Holzer: From Washington to Pawnee
What “Parks and Recreation” teaches about politics today.
I have no qualms about claiming that “Parks and Recreation” is the best sitcom of the decade. Those who know me are certainly unsurprised by this claim. If my obsession with this show was not brought up in our first conversation, I have certainly quoted, referenced or forced you to watch at least one of my favorite scenes. “Parks” is my go-to pick-me-up — Andy’s gleeful silliness is contagious. “Parks and Rec” is my go-to for motivation — Leslie Knope’s boundless determination is enough to inspire anyone to do their homework. And it’s definitely my go-to for a laugh — the different characters that make up Pawnee, Indiana are hysterical. Basically, “Parks and Rec” is my go-to any day, any time.
I have always credited “Parks and Recreation” for fostering my interest in politics. Yet lately, I have also attributed my outlook on politics to the show. When I started watching the show, politics was nothing more than a conversation my parents occasionally had at the dinner table. Politics was a foreign concept, something I knew was important but did not yet understand. What I did understand, though, were the truly special characters, with whom I quickly fell in love.
Watching the show for the first time, I saw civil servants dedicated to improving their communities. The Pawnee Parks Department is a motivated, albeit slightly dysfunctional, family of co-workers who share a common mission of improving the town through its leisure spaces. This team often falls between Leslie, a staunch liberal bent on big government to provide the best goods and services to Pawnee, and Ron Swanson, a steadfast libertarian who is not shy about his intention to “walk deeper into the belly of the beast ... to further limit reckless government spending.”
In the episode “Soda Tax,” Leslie discovers that Ron initially tried to fire her because of her bullheadedness. But he ultimately withdraws his requests for termination because as he says “I’d rather work with a person of conviction than a wishy-washy kiss ass.” Although they disagree on most policies and directions for the department, Ron and Leslie respect each other’s opinions. And, more importantly, they respect that they believe differently. Neither are right or wrong; both are equally confident and valid in their ideas. But ultimately their ideas — and this has become lost in politics today — are just ideas. And unlike answers, which can be correct or incorrect, ideas are subjective. Ron and Leslie both desire the same — an improved town for their generation and for generations to come. But they foresee different means of achieving this future. They will fight like hell for their respective opinions, but when it is all said and done and someone — or no one — has won, they will have respected the fight. And afterwards, they will probably go to JJ’s Diner for some breakfast food because, according to Ron Swanson, “there has never been a sadness that can’t be cured by breakfast food.”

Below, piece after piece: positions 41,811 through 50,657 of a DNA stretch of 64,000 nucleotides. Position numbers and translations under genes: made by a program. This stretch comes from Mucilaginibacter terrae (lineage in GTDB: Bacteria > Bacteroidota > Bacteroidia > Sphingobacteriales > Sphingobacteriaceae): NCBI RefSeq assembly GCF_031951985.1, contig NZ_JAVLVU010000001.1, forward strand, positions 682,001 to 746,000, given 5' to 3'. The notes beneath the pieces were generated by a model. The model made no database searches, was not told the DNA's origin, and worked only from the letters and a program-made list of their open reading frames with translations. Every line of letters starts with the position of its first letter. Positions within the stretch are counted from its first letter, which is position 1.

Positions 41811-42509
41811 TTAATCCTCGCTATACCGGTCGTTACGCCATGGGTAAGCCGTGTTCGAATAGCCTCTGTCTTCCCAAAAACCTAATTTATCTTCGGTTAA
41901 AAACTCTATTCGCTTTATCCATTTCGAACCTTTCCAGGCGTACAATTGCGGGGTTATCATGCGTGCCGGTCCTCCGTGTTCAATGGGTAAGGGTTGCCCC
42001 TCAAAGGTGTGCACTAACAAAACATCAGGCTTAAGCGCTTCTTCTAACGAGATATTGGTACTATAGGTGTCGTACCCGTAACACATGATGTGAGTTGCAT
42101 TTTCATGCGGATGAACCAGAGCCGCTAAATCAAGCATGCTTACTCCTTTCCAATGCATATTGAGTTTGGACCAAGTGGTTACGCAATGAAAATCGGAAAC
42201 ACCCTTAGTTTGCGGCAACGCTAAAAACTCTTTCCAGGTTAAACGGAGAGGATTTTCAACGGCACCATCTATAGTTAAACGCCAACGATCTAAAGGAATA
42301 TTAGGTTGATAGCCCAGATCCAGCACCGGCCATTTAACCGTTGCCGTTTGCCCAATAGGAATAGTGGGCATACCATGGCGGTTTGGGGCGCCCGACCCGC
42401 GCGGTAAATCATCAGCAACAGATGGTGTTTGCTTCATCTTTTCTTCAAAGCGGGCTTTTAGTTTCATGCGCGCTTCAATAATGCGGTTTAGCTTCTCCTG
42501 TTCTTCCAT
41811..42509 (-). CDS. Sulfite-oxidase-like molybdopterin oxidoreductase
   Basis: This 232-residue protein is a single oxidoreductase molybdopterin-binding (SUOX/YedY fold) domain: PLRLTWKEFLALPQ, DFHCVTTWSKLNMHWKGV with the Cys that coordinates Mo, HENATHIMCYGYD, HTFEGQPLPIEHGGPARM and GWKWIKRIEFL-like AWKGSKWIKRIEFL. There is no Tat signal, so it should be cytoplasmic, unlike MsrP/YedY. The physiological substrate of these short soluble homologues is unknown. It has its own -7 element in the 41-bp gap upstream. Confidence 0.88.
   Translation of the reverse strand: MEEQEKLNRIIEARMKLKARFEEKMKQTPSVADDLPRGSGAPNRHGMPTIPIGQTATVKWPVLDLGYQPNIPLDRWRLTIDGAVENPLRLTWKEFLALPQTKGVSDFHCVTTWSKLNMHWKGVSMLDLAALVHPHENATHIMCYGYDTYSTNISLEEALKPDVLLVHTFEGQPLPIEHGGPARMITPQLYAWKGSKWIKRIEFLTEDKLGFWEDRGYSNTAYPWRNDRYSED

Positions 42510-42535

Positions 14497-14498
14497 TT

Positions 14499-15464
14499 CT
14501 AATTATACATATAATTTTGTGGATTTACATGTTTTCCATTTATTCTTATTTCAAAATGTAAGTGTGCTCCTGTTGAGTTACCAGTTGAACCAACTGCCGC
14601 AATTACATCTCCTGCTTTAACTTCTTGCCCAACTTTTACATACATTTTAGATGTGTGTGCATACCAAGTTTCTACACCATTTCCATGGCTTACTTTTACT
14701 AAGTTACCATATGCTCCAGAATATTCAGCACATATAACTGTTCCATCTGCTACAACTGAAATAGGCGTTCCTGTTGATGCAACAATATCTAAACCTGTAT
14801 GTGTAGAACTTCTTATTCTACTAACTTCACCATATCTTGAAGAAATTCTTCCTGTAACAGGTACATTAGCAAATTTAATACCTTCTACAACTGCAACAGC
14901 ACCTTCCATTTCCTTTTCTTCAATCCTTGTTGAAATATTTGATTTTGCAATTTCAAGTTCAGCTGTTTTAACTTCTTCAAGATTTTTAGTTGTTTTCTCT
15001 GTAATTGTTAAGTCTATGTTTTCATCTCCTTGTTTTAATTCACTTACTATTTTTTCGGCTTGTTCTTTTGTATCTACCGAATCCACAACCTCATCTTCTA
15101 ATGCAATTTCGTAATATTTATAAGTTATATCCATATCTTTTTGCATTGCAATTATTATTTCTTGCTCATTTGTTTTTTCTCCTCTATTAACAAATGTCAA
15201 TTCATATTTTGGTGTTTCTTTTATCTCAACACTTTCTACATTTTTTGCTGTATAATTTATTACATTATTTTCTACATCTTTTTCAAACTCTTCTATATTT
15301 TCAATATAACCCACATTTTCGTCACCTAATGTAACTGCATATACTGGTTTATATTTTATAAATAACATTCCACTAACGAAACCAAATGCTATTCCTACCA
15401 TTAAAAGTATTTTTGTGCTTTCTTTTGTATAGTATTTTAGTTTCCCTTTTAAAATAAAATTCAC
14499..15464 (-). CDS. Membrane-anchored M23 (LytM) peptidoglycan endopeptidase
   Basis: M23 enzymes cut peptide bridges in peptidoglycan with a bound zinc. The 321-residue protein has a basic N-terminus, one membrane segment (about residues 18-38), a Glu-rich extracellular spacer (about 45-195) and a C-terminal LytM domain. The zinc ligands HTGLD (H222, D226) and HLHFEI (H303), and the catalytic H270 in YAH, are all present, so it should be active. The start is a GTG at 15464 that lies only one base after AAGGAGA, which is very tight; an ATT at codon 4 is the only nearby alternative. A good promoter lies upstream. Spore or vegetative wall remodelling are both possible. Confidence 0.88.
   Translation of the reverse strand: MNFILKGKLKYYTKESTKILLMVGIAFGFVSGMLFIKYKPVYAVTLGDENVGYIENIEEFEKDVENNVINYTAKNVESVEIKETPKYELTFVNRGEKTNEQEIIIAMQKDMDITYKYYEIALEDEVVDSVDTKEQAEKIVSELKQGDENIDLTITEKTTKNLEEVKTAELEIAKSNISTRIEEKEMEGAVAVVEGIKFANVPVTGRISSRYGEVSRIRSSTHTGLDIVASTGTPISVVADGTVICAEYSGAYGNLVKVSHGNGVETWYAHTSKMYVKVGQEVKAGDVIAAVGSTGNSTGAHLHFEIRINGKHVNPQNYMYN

The familial, collaborative relationship between Leslie and Ron — people who although vehemently disagree with each other, but also share respect for each other — struck me as normal the first time I watched the show. As I learned more about politics, I realized that this acceptance of ideological differences is all but nonexistent outside the show. In the face of politics today, this relationship reads as a joke — but not a funny one. It stings like a joke in bad taste, meant to highlight a bitter reality.
Politics today seem to be, on all fronts, a rallying cry of hate. Politics divides communities, families and classrooms, leaving a wake of animosity in its path. A political stance can form an unsurmountable barrier between strangers and between friends. With such rampant animosity in the political system, it seems that meaningful, bipartisan policy is impossible. Yet this is not because of the policy itself. Rather, the animosity itself between the parties prevents their collaboration. Nothing highlights this more than the recent government shutdown, which exposes the refusal to cooperate between members of both parties.
Watch “Parks and Recreation” and enjoy the brilliant characters, the amazing world the creators built and some of the most cheerfully funny television of this generation. But also take away the idea that two people diametrically opposed to each other’s ideas can still be friends. Two people with completely different political views can root for each other and work together to achieve common goals. Build a friendship with someone who holds different political beliefs. Learn and understand why they hold those beliefs. After all, the party line was created to divide. If both sides can work together, inspired by the friendship of Leslie and Ron, maybe change will be reflected in Washington. Maybe society could channel the energy it wastes on hate into meaningful positive action. Maybe we could build each other up, respecting and championing the diversity of opinions, rather than tear people down. As Leslie Knope says, “Positive is always better than negative.”